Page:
Homer Curtiss, 2nd C.H.A., June 10, 1864


Homer Curtiss, 2nd C.H.A., June 10, 1864


Civil war
2nd Connecticut Heavy Artilery
Battle of Cold Harbor


Homer writes to his mother and his sister Lucy about rejoining his regiment and their performance in the Battle of Cold Harbor.






Ashby Lodge Fort Ellsworth Va
Friday Eve June 10th 1864

Dear Ma + Lucy
Though I wrote a letter home this
evening I feel called upon to write again as I have since I've 
received 3 letters from the home firm - 2 from Warren, 1 from N. Cast.
bearing various dates from May 16th to May 29th. They had all followed
the Regt. down the river to White House and returned to Wn before they
came to No 229. Some friend, as is a friend sent them back to me and
has my best wishes therefor Carrington got orders for us to join the Regt.
too this p.m. so now away we go P.p. I hope to write next from
White House at the Field. Communication is now open with the army 
and I suppose letters will get through both ways in time.
As I wrote my farewell a week since and sent up to you and have
since written the history of the Regt since it left here, I will in this 
confine myself to the answering of your letters which did me more good 
than you could think. it had been so long since I had heard from
you. You asked if our boys liked to blow go and then go on blowing 
about the great prowess of the 2nd. The boys as a whole were glad to go
though of course there were pusillanimous exceptions that I must name

[page 2]
They told me that they chafed a good deal when they were marching along
with the old 2 years men to hear them say "There go the 'heavys' in 
white gloves from Wn, they can put on style but can't march or fight."
But the 2nd made itself famous in one day, it kept up in the Flying
Division marching and showed itself worthy of belonging to the "Fighting
6th" in the battle of Coal Harbor. Said one of the 2nd Corps boys to me
in answer to a query if the Art. could fight "Yes they fight well, but
not so well as they might they have not yet learned to be afraid of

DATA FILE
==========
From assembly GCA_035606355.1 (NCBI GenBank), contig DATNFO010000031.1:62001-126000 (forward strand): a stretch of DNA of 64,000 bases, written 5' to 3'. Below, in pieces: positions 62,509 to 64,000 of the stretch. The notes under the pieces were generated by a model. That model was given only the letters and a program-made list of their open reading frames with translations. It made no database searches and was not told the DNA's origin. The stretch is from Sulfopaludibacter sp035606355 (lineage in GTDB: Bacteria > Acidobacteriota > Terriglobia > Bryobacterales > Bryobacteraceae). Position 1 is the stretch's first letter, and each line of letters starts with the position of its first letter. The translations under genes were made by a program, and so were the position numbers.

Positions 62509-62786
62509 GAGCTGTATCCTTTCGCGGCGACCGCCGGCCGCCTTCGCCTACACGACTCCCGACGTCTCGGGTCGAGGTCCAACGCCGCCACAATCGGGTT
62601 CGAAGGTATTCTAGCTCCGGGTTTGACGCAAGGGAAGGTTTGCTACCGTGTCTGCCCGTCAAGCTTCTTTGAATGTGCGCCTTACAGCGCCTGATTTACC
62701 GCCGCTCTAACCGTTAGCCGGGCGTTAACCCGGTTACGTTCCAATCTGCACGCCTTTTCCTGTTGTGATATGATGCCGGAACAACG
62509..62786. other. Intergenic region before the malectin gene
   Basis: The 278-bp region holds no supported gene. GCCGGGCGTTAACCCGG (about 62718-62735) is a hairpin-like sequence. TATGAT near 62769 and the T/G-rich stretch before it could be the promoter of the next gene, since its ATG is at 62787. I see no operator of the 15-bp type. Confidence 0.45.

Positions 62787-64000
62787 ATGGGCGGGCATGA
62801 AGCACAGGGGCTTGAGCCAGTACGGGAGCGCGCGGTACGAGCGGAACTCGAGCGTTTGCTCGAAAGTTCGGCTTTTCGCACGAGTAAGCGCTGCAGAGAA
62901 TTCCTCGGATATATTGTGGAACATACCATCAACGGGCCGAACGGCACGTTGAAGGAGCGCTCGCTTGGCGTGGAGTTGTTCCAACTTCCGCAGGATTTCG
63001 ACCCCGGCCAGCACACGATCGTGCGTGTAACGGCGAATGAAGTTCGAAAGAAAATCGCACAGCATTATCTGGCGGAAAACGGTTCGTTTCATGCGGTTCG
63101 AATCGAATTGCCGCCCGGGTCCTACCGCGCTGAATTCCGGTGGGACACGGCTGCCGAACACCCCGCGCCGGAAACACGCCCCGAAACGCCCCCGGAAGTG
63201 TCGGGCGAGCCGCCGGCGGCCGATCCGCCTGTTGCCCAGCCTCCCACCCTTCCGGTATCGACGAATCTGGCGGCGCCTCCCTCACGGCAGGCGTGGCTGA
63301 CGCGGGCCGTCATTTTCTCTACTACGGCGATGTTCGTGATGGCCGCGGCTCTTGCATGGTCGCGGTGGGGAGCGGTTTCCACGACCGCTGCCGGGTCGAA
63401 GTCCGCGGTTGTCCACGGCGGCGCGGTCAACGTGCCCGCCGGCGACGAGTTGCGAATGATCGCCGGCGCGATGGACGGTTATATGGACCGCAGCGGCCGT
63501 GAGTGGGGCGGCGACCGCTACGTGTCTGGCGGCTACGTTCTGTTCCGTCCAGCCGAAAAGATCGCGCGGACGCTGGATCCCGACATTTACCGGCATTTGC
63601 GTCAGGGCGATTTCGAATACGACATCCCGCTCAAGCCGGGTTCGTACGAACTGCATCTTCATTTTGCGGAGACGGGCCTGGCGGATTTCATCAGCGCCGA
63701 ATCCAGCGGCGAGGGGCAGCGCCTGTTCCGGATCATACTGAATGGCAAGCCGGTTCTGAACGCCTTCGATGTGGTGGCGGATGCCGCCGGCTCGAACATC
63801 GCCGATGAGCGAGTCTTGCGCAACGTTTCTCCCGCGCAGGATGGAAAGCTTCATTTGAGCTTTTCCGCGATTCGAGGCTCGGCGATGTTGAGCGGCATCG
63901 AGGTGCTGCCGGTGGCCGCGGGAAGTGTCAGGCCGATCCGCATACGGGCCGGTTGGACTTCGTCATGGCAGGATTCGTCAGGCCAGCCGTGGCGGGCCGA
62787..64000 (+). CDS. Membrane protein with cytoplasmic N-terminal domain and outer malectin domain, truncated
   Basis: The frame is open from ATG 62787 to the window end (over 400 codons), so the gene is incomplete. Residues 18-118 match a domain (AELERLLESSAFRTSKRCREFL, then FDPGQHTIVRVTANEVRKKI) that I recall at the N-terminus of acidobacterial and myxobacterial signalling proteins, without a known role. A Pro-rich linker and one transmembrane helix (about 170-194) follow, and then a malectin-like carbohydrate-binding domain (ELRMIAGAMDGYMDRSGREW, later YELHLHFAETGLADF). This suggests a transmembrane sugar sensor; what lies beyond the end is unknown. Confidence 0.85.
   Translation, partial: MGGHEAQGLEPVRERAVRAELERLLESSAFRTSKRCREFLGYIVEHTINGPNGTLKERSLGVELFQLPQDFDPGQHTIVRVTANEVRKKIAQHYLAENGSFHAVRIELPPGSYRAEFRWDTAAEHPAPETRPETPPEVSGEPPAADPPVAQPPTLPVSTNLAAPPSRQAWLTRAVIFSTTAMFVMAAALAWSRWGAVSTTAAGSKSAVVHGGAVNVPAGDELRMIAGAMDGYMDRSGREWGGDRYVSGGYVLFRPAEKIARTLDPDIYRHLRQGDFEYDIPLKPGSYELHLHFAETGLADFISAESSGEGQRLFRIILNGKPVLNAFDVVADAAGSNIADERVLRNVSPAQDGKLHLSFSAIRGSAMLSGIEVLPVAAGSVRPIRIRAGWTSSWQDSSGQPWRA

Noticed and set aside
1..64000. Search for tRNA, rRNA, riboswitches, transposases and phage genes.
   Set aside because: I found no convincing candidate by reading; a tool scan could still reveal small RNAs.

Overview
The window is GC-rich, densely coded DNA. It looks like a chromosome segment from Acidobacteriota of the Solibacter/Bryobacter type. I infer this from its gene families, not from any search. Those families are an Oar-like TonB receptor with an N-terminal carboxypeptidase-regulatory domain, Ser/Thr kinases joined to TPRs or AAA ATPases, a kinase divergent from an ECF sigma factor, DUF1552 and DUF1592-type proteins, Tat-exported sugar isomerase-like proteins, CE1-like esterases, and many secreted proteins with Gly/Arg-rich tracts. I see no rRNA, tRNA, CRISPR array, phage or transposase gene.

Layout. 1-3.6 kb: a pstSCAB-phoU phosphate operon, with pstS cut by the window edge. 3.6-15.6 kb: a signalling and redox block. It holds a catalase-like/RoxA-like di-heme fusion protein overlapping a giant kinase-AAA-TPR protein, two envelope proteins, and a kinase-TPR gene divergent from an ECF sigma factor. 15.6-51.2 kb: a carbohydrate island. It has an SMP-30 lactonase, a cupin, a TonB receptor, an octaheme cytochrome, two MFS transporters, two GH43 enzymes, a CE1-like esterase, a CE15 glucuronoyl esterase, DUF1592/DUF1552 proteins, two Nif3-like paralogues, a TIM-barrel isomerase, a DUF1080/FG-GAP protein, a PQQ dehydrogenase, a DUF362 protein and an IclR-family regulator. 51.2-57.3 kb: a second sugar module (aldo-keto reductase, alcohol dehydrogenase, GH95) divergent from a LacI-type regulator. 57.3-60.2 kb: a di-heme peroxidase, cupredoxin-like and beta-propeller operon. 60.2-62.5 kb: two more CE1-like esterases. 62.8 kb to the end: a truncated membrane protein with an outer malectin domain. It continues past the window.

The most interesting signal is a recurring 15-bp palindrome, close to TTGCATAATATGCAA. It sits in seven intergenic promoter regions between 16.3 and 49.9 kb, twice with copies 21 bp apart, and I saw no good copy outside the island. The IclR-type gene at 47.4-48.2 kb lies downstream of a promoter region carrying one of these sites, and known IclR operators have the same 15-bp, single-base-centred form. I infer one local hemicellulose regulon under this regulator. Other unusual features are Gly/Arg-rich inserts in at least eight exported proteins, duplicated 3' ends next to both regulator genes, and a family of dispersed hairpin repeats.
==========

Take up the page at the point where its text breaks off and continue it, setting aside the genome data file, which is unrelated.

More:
balls." If you think I am prejudiced in favor of the 2nd Art. look in
the N.Y. Times for slain 6th and see the description of their charge and
in the Phil. Inq. of a day or two later where it tells of the 2nd stealing
a flag off the parapet in the Reb works. Oh I guess the 2nd will do
as well in the field as it has done in the bandbox way.
You never saw boys in better spirits than they when they left and
when they came back wounded. I hope you will see Corp. Burton, when
he gets up home. For it would do you good to see how cheerful he is.
Queer coincidence is it now that I get as much per diem as you do
per week and you can save as much per diem as I do per week. 
Glad you got the album and the memorials hope you will get the box.
Oh yes I see Russell daily almost. He was left behind you know not
reaching the city until the Regt had gone and is now one of the nurses in
the Same Hosp. Sergt. Noble is there too. Why are you so anxious to hear the boys
opinion of Mary? I don't know as they had any such thought she wished to see me. Conceit.

[page 3]
I should suppose Austin, Homer + Miner had overtaken Grant if exciting news
would not be had otherwise. For the Coal Harbor news is quite exciting
here. So Fannie has gone out into the world. Poor dear girl she must
be lonesome over among the shepherds of N.C. I will write to her direct.
You indirectly give my bundles of old letters a heavy punch, but it
will make no difference For I wish to keep them and don't wish them
left here either. Oh now, you go away. I did not take credit
upon myself purposely in the album affair - it was all Austin
even tho modesty. Strange we should have thought of the same
words. I told him he ought to have a conservator over him, but
what he gives Fannie I suppose is like putting from one pocket
into the other, it will be as much his as ever. I hardly looked for
him to move to Aunt Sarah's so soon though. Queer world aint it.
You and I will be bachelors together, and go over to Austin's for a nice dish of strawberries occasionally. Do you write to Austin
for the poor boy did seem lonely enough when I went up to "D."
Tell Cousin Miranda I will take one shirt and one cake of sugar
to Miner. I and my friends have survived eating the other cake, and
the other shirt is in my box. You will see by my ambrotypes
how the young man looks in his fixies. Yes, I'll come into
the kitchen some morning, and startle you washing up the dishes.
Poor Cap. Wodhams will not need his sword again. Good day. Tub.

[page 4]
This is very military style
would be perfect if tied with
red tape and ruled with red ink

Original Format





“Homer Curtiss, 2nd C.H.A., June 10, 1864,” Linda Lear Center Digital Collections and Exhibitions, accessed January 27, 2021, http://lc-digital.conncoll.edu/items/show/1728.

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